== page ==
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Mort the Chicken
Platform:  Playstation
# of Players:  1
Developer:  AndNow
Publisher:  Crave
Features:  Analog Control, Vibration Function
Ratings:  Everyone
Memory Req.:  1 block
Now that the Playstation 2 is here, the selection of new PS one games is thinning out rapidly, and rather than being the sort of el cheapo games you'd want to avoid, some of these new releases are pretty decent stuff. Case in point, Mort the Chicken, one of the more solid and satisfying PS games I've played this year. It's also dirt cheap, which will turn off a lot of people who think that they have to pay fifty clams for a good game- go figure that one out. If you have to compare it to something else out there, imagine a hybrid between Earthworm Jim and an ancient Genesis game called Flicky and you sort of get the idea. The plot: confused alien cubes kidnap all the chicks in the audience of the Mort the Chicken TV show, and it's up to Mort to rescue them, and defeat the evil cubes once and for all. Before you call for the guys in the white coats to come get me, the game works because of the silly story, great level design, and simple, yet challenging gameplay. You control Mort as he runs about each level smashing cubes and collecting chicks, power-ups, and gold stars. It's simple, old school play mechanics, and it works.

Everything about the game is priceless, from the simple (but not simplistic) level designs, the chicken inspired tunes, to the expressions Mort gives you if you leave him standing for a bit. You can rescue the majority of the chicks without discovering some of the hidden items and other secrets, but part of the fun comes from exploring a level, seeing something out of reach, and finding a way to get to it. While the target audience for the game is no doubt the younger set, they'll miss most of the subtle (and not so subtle) humor in the many cinemas that start off each level. Developer AndNow's last PS game, Tiny Tank was a bit too heavy-handed with its repetitive jokes, pop-up, and less than impressive frame rate. Here, they nail everything perfectly with a custom game engine and sweet, easy to use controls and menus.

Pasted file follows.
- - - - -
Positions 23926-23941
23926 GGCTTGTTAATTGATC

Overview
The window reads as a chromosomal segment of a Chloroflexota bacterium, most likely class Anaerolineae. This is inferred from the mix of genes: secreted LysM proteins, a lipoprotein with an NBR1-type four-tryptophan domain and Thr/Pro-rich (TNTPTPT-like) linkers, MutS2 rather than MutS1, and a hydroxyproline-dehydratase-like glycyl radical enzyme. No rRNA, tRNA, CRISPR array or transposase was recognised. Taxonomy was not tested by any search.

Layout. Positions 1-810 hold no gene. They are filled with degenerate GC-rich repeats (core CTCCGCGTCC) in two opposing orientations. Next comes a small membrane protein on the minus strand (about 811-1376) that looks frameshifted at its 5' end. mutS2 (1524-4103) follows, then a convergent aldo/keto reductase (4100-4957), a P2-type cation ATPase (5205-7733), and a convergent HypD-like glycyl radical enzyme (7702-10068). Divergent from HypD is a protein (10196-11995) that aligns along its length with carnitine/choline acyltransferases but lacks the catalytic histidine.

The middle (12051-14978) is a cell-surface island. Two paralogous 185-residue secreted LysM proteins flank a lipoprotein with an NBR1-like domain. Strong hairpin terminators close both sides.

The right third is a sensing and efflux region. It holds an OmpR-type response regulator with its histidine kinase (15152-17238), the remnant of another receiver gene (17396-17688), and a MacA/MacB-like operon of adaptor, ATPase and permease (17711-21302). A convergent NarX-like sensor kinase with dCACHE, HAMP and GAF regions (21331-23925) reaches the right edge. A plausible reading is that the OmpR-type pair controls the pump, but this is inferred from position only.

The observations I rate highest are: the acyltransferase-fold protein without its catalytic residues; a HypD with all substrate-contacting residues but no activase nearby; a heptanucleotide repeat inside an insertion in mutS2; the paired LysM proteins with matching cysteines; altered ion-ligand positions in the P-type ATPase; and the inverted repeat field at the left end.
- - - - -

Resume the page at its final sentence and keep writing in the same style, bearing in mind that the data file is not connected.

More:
The controls are perfect- you can use the analog or digital pad to guide Mort around the levels, and the game camera is the best one I've ever used. It's fully adjustable via the Left and Right shoulder buttons, and the Triangle button is used to look around the area you're in. Mort can comb-whip enemies, or do a sort of swan dive move (chicken dive?), but find a power-up (concealed in eggs scattered around the levels), and you'll gain temporary abilities, such a handy shield or extra jumping height. The power-ups are located near areas that they have to be used, so you'll rarely waste them- again, if you're stuck the key is to look around before you leap. By the way, Mort can glide somewhat to reach hidden areas and chicks, and it's nearly impossible to die by falling off ledges, thanks to the updrafts that happen when you jump.

You can collect and drop off the chicks one by one, but you get a larger coin bonus at the end of a stage if you have a nice trail of chicks behind you as you clear a stage. There are also piles of corn scattered about to regain your health, but once you play a couple of levels, it's fun to see how far you can get without picking up any extra health. The enemies in the game regenerate, and you don't get points for taking them out, either. I thought this was weird at first, but then I realized that the developers want you to concentrate on the whole game world, not just one part of it. Earthworm Jim 64 had some of the same wackiness going for it. But got bogged down by the (too) occasional bad camera angle.

As far as the graphics go, again, the game doesn't rely on loads of special effects or trickery, nor does it need to. The engine has no problem rendering the huge multi-tiered levels, and that's no doubt due to the expressionless cube enemies. Next to the ancient PS game Geom Cube, this is the only game that you can't criticize for having blocky graphics (har de har). As for the cubes, there are a few different types you'll go up against, and they bounce and roll about the stages, trying to turn Mort into a chicken dinner. As I said earlier, the game has some really funny cinemas (featuring some great voice acting) that poke fun at the game and Mort's heroics. The music and sound effects are dead on, and will bring a smile to your face as you're playing.

There's not much more to say, except this is the sort of title that many people will overlook in favor of some of the bigger, heavier advertised (and more expensive) games, and that's too bad. Mort the Chicken is definitely a keeper, and one chicken well worth hunting down.

Greg Wilcox

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